A review of the record revealed that notice of the Board's decision was sent to Morell's office address in Tenafly at a time when he was under suspension. A staff attorney of the Supreme Court Clerk's Office telephoned Morell and informed him of the Board's decision. In December of 2004, the staff attorney also sent a letter to Morell informing him that he could file a petition for review urging the imposition of lesser discipline and/or even vacation of default and remand for a plenary hearing. The letter also instructed Morell to consider In re Kantor in deciding whether to file a response to the Board's decision. Morell did nothing in response to this notice.
In April of 2005, this Court ordered Morell to show cause why he should not be disbarred or otherwise disciplined, and to file a response. Again, Morell did nothing by way of a response.
HELD: Under these circumstances, Morell's conduct, involving dishonesty, fraud, and deceit, reflects his unfitness to practice law; the Court orders his disbarrment.
1. Our independent review of the record satisfies us by clear and convincing evidence that Morell has engaged in unethical conduct. The elaborate scheme of deception, beginning with Morell's false statement to his client that a complaint had been filed on his behalf through the misrepresentation that the case had been settled, conclusively establishes Morell's professional misconduct. In addition, we consider whether Morell appeared and participated in the disciplinary proceeding. (In re Kantor concludes that an attorney who declines to appear before this Court to explain his unprofessional conduct and who offers no evidence in mitigation of punishment for disciplinary infractions as serious as those in this case openly displays his unfitness to continue to practice law.) (pp. 6-7)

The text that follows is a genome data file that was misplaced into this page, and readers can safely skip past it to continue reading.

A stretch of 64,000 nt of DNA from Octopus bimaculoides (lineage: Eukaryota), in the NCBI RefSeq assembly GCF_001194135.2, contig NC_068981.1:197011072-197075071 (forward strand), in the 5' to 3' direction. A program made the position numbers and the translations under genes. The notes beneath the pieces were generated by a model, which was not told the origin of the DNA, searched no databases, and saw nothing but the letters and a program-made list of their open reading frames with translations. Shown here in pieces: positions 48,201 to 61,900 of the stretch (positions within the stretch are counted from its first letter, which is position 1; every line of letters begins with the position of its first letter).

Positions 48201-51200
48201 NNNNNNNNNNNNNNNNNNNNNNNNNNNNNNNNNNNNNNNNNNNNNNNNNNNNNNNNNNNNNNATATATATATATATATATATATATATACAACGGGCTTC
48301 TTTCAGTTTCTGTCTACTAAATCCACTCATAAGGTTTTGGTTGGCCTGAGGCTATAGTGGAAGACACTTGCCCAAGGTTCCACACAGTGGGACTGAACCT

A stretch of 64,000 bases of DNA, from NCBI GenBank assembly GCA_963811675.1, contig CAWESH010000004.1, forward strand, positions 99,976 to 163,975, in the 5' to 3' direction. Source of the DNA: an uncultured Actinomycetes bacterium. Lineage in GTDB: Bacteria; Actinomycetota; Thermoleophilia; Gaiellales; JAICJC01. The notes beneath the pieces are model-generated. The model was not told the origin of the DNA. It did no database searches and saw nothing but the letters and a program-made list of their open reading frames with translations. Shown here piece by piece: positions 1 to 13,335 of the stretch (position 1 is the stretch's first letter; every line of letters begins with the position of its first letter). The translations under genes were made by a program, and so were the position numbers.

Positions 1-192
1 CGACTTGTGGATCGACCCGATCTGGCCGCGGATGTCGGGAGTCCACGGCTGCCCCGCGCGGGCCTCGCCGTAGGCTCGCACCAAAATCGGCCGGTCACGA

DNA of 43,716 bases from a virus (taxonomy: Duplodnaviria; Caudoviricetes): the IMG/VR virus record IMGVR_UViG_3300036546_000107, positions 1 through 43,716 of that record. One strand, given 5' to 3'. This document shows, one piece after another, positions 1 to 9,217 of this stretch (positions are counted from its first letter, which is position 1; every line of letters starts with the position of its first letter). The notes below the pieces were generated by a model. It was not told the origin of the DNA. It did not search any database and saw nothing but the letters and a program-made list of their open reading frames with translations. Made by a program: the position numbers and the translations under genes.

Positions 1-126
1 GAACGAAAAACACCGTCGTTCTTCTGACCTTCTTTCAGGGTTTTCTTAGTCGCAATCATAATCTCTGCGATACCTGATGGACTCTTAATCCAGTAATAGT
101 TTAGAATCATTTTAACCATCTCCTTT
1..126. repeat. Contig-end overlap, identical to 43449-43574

2. The Board believes that a two-year suspension, not disbarrment, is the appropriate sanction. We disagree. The present case is a clear case of dishonesty, fraud, and deceit. The undisputed evidence demonstrates that Morell continually fabricated a story to his client to make it appear that his client's interests were protected and that his client would receive a substantial recovery. Morell's conduct displayed a total disregard for an attorney's responsibility to serve his clients and the administration of justice honorably and responsibly. This is not a case of a new attorney who somehow lost sight of his or her ethical responsibilities. Nor is this Morell's first brush with the disciplinary system. Just as important, Morell presented no evidence in mitigation of his dereliction or in support of his fitness to practice law. In fact, he presented no defense at all. Under these circumstances, Morell's conduct, involving dishonesty, fraud, and deceit, reflects his unfitness to practice law. Disbarrment is the appropriate discipline. (pp. 7-10)
CHIEF JUSTICE PORITZ and JUSTICES LONG, LaVECCHIA, ZAZZALI, ALBIN, WALLACE and RIVERA-SOTO join in this opinion.
On an Order to show cause why respondent should not be disbarred or ...